Instant #1 New York Times Bestseller Instant USA TODAY Bestseller
The long-anticipated sequel to Sister Souljah’s million copy New York Times bestseller The Coldest Winter Ever.
Winter Santiaga hit time served. Still stunning, still pretty, still bold, still loves her father more than any man in the world, still got her hustle and high fashion flow. She’s eager to pay back her enemies, rebuild her father’s empire, reset his crown, and ultimately to snatch Midnight back into her life no matter which bitch had him while she was locked up. But Winter is not the only one with revenge on her mind. Simone, Winter’s young business partner and friend, is locked and loaded and Winter is her target. Will she blow Winter’s head off? Can Winter dodge the bullets? Or will at least one bullet blast Winter into another world? Either way Winter is fearless. Hell is the same as any hood and certainly the Brooklyn hood she grew up in. That’s what Winter thinks.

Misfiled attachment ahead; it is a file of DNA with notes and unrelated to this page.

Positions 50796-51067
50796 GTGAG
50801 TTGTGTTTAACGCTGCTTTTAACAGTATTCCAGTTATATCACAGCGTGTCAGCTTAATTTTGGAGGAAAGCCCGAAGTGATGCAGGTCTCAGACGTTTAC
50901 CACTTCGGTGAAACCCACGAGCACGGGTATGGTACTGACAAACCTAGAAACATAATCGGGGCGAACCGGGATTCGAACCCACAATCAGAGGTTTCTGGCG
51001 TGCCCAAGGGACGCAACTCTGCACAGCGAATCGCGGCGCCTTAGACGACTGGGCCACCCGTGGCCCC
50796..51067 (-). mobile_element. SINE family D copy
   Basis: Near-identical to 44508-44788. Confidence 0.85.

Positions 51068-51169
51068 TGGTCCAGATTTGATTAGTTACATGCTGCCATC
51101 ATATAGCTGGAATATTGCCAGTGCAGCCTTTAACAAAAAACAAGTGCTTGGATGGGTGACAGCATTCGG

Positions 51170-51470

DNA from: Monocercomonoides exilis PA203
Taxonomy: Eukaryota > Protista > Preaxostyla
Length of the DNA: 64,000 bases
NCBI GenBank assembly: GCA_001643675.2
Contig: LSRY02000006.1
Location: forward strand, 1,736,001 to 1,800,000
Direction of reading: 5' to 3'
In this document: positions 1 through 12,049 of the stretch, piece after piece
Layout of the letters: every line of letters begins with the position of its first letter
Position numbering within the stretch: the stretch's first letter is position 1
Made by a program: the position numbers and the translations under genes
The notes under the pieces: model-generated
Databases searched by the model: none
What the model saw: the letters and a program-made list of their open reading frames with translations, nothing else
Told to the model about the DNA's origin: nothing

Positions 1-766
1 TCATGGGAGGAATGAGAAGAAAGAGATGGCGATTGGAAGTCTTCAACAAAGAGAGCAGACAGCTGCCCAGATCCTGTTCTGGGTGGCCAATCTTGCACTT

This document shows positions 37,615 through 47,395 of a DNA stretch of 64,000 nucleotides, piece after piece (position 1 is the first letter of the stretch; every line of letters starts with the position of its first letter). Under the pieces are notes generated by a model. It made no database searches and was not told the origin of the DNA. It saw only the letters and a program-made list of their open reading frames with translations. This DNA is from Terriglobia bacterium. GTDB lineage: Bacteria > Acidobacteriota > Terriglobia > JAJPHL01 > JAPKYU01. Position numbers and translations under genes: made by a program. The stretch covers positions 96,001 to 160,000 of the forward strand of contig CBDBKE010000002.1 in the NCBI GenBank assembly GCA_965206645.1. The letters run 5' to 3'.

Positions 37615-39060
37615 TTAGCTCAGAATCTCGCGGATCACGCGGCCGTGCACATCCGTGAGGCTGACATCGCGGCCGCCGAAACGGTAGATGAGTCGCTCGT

A heartwarming, heart-burning, passionate, sexual, comical, and completely original adventure is about to happen in real time—raw, shocking, soulful, and shameless. True fans won’t let Winter travel alone on this amazing journey.
About the Author
Sister Souljah is a graduate of Rutgers University. During her college years, she was known for her powerful voice, sharp political analysis, cultural allegiance, community organizing, and for her humanity. Post-graduation, Sister Souljah earned the love and support of her African American community by creating a national youth and student movement. She is credited for serving homeless families, creating academic, cultural, and recreational after-school programs, weekend academies, and sleep-away summer camps. Partnering with major mainstream celebrities, she provided her efforts free to all young people and families in need. A multidimensional woman, Souljah was the only female performing artist and voice of Public Enemy. She is also a wife and a mother. A storyteller who makes the entire world her home, she lives wherever she is “pushing her pen.”